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Live Reporting

Evelyne Musambi and Basillioh Rukanga

All times stated are UK

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  1. Situation in Sudan under control - state media

    BBC Monitoring

    The world through its media

    Sudan's cabinet has reported that the situation in the country is "under control" after a failed coup attempt, state news agency Suna has reported.

    Those involved in the coup bid have been detained and are being investigated, it added.

    Several coup attempts have taken place in Sudan since Omar al-Bashir was removed from power in 2019 and the military took over.

    Critics claim the current security lapses in parts of the country are an attempt by the military to obstruct the transfer of the leadership of the powerful Sovereign Council to civilians.

    The transfer is scheduled for November.

  2. Troop presence stepped up in Sudan cities

    Catherine Byaruhanga

    BBC Africa correspondent

    There seems to be an increased presence of the military in Sudan's capital, Khartoum, and ]neighbouring Omdurman city, following reports of an attempted coup.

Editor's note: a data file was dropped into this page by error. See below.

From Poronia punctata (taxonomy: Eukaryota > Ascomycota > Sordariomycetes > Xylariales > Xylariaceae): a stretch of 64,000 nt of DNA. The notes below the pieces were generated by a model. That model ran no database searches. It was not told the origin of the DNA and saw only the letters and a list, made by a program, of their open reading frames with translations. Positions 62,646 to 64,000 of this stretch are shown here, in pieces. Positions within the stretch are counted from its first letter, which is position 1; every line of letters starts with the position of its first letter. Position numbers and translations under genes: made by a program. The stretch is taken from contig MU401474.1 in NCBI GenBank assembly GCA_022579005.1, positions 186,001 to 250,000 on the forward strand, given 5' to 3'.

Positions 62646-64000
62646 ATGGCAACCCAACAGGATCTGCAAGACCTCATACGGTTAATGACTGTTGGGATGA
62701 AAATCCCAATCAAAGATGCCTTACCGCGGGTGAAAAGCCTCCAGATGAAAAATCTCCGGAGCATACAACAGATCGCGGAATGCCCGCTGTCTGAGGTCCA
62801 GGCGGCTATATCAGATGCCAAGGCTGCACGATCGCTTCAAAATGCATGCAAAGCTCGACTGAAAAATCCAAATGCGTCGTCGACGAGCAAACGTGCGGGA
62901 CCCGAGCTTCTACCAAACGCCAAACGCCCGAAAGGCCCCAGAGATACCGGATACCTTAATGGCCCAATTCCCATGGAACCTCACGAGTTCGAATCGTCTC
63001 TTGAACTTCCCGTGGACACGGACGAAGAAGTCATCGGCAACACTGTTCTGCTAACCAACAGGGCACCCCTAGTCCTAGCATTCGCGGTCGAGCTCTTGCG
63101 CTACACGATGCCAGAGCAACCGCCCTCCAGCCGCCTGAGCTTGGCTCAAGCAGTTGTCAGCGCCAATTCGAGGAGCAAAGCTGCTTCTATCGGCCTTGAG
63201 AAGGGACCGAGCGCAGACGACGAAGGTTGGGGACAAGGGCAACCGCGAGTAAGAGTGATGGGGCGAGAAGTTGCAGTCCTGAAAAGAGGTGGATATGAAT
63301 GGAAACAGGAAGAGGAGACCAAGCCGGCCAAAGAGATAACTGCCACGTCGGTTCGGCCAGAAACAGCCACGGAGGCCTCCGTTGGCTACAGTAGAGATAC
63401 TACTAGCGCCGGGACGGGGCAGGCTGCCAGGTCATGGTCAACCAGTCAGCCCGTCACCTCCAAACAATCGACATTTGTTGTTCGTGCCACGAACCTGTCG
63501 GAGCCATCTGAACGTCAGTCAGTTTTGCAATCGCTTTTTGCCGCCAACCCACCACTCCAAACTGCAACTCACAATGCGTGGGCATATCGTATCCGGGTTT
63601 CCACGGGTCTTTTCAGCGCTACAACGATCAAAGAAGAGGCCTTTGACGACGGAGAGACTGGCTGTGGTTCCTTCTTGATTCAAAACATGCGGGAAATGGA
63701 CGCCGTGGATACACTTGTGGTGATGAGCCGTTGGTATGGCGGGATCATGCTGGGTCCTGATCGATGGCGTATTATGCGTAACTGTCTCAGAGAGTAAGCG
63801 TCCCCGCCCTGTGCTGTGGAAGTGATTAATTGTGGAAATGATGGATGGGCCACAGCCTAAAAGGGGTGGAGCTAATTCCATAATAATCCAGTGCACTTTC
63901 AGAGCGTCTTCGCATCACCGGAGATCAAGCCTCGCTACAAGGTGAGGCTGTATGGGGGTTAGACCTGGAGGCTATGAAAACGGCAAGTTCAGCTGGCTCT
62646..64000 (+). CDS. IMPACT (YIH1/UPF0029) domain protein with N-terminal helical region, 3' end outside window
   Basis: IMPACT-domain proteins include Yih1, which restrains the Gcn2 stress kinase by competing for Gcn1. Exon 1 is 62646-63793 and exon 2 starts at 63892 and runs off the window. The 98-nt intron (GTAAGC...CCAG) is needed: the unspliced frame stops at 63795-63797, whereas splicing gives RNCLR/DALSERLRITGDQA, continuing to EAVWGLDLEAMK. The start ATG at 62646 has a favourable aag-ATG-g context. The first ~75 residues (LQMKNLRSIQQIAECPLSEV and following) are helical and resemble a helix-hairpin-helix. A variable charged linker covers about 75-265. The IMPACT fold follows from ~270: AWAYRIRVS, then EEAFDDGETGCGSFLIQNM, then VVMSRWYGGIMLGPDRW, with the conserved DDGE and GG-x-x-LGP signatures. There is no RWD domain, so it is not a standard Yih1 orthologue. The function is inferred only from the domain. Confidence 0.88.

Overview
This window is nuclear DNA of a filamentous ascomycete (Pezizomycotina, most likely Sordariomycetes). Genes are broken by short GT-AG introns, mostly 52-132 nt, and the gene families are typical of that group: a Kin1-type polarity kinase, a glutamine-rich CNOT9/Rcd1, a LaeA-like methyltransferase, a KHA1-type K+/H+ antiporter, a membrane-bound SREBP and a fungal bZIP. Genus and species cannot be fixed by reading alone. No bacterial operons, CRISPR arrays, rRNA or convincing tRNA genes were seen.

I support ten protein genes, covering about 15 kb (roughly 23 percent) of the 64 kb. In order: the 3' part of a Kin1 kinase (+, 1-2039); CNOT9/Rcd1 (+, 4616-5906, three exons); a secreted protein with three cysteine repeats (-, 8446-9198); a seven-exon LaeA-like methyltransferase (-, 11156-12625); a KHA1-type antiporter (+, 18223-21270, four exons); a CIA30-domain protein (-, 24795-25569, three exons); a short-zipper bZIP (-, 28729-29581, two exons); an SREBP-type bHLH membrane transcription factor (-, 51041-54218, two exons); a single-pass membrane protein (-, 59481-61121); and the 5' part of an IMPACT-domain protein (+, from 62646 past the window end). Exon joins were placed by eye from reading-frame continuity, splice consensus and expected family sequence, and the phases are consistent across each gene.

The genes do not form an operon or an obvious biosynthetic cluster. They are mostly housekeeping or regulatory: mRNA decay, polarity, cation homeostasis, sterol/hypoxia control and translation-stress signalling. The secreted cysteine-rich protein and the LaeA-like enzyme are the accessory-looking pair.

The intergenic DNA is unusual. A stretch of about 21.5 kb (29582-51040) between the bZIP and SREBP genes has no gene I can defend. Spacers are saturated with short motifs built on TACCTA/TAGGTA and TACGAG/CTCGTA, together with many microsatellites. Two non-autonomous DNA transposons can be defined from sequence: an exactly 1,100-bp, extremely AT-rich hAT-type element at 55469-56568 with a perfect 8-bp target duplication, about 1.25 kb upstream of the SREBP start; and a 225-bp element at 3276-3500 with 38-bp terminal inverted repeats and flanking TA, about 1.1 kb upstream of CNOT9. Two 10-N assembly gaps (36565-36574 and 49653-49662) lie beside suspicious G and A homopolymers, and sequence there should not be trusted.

.Footage shared on social media shows tanks deployed on the streets and soldiers on guard.

    A government official says there had been an attempt to take control of state radio in Omdurman.

    State media has also blamed elements loyal to the former President Omar al-Bashir for the attempted coup.

    Sudan's deposed military ruler Omar al-Bashir stands in a defendant's cage during the opening of his corruption trial in Khartoum on August 19, 2019
    Image caption: Omar al-Bashir was imprisoned following his overthrow

    Sudan’s transitional government, which has been in place since 2019, is under pressure to deliver economic and political reforms amid competing demands from conservative and liberal constituencies.

  3. Egypt's ex-military chief Hussein Tantawi dies at 85

    BBC World Service

    Field Marshal Hussein Tantawi
    Image caption: Tantawi served in government until 2012

    The former Commander in Chief of the Egyptian Armed Forces, Field Marshal Mohamed Hussein Tantawi, has died.

    He was 85.

    Following the ousting of the Egyptian President, Hosni Mubarak, in 2011, Mr Tantawi became the de-facto head of state until the inauguration of Mohamed Morsi as president of Egypt 16 months later.

    He continued to serve in the government until August 2012.

  4. Uganda Olympians promoted in the police force

    Gold medallist Chemutai Peruth
    Image caption: Gold medallist Chemutai Peruth was promoted to police inspector

    Four police officers who represented Uganda in the Olympics have been promoted by the inspector general.

    Gold medallist Chemutai Peruth has been promoted from a constable to an inspector.

    Olympian Chelangat Mercyline has moved from an assistant inspector rank to that of an inspector.

    Chemutai Immaculate was promoted from corporal to sergeant while Shida Renny was promoted from constable to corporal.